These are the side arms we carry in the troop. The basic requirement is the sabre and sword knot, firearms are are secondary weapons.
Designed by John Gaspard Le Marchant, this is generally thought to be the finest slashing sword ever designed.
It is said that this vicious design prompted unofficial complaints from French Officers, but this is unconfirmed. The mounted swordsmanship training of the British emphasised the cut, at the face for maiming or killing, at the arms to disable. This left masses of mutilated or disabled troops; the French, in contrast, favoured the thrust which gave cleaner kills. The sword was, however, capable of killing outright as was recorded by George Farmer of the 11th Light Dragoons, when involved in a skirmish on the Guadiana River, during the Peninsular War, in 1811:
"Just then a French officer stooping over the body of one of his countrymen, who dropped the instant on his horse's neck, delivered a thrust at poor Harry Wilson's body; and delivered it effectually. I firmly believe that Wilson died on the instant yet, though he felt the sword in its progress, he, with characteristic self-command, kept his eye on the enemy in his front; and, raising himself in his stirrups, let fall upon the Frenchman's head such a blow, that brass and skull parted before it, and the man's head was cloven asunder to the chin. It was the most tremendous blow I ever beheld struck; and both he who gave, and his opponent who received it, dropped dead together. The brass helmet was afterwards examined by order of a French officer, who, as well as myself, was astonished at the exploit; and the cut was found to be as clean as if the sword had gone through a turnip, not so much as a dint being left on either side of it.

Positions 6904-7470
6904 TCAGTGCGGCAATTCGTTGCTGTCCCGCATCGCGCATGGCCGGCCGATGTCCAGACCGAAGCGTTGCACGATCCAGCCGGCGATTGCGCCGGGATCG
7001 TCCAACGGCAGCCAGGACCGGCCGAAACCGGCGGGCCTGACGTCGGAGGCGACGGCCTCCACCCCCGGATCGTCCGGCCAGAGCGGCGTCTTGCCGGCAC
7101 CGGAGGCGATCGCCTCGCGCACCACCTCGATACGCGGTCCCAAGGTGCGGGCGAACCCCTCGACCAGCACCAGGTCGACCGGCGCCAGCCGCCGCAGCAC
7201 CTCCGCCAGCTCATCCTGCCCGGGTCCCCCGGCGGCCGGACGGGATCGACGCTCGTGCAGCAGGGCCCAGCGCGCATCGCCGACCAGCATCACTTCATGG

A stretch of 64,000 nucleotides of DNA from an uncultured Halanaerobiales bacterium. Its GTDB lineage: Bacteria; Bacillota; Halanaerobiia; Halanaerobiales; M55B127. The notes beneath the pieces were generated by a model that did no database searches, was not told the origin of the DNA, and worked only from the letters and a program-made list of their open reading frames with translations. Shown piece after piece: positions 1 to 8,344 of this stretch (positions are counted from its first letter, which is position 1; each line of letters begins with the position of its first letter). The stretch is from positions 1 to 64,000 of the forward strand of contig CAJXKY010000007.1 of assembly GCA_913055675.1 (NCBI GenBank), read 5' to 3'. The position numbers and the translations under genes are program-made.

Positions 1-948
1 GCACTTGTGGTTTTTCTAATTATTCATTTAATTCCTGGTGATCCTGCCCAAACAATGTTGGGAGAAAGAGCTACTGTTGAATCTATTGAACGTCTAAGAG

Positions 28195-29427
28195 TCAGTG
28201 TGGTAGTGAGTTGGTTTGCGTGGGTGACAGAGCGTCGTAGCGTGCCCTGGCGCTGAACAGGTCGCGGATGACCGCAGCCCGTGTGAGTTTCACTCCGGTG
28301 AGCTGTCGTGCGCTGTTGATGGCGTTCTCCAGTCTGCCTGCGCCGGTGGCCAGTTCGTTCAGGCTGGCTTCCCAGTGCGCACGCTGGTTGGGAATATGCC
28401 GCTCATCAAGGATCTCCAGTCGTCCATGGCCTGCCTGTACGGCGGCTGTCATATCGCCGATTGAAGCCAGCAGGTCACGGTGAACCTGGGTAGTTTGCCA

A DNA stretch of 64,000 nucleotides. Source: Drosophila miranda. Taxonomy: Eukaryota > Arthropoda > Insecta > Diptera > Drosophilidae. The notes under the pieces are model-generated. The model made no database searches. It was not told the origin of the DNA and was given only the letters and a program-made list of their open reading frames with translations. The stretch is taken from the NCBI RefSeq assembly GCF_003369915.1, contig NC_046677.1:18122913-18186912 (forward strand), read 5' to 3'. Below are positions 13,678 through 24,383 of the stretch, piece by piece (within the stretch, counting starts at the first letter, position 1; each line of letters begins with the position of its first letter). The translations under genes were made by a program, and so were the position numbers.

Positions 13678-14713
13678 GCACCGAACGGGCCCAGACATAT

One of the conclusions from battle experiences during the Seven Years War was the necessity of a pattern of pistol specifically for the Light Dragoon Regiments of the British Army. Introduced in the 1760s, the Light Dragoon pistol graced of holsters of the dragoons of the 16th and 17th Light Dragoons along with American mounted units loyal to the crown. After the American Revolution, this pistol continued to be used by Light Dragoons into the Napoleonic Wars. It was slowly fazed out as the introduction of the New Land Pattern took hold.
For shotgun licence holders, the Elliot pattern carbine,
The Elliot Carbine was introduced by Colonel George Augustus Elliot in 1760 for the newly created Light Dragoon regiments.
Originally with a 36" barrel and a wooden ramrod, by the Napoleonic period the carbine was shortened to a 28" barrel and had a metal ramrod. The ramrod had a habit of falling out, so during the opening stages of the Peninsular War they started to phase the gun out.
For FAC holders the Paget Carbine
From late 1808 the Paget Carbine was starting to be issued to the Light Cavalry. It was named after General Henry Paget who may have been involved with its design. It had a 16" barrel and a swivel ramrod to prevent it being lost when loading on horseback.
Carbines were not especially effective, and probably the lack of importance placed on skirmishing and 'outpost' duty inhibited attempts to design better ones. Jonathan Leach of the 95th remarked that the
"little pop-gun of a carbine' was so inferior to that of the French that the enemy often dismounted 'and shot at our dragoons at a distance which rendered our short carbines almost useless"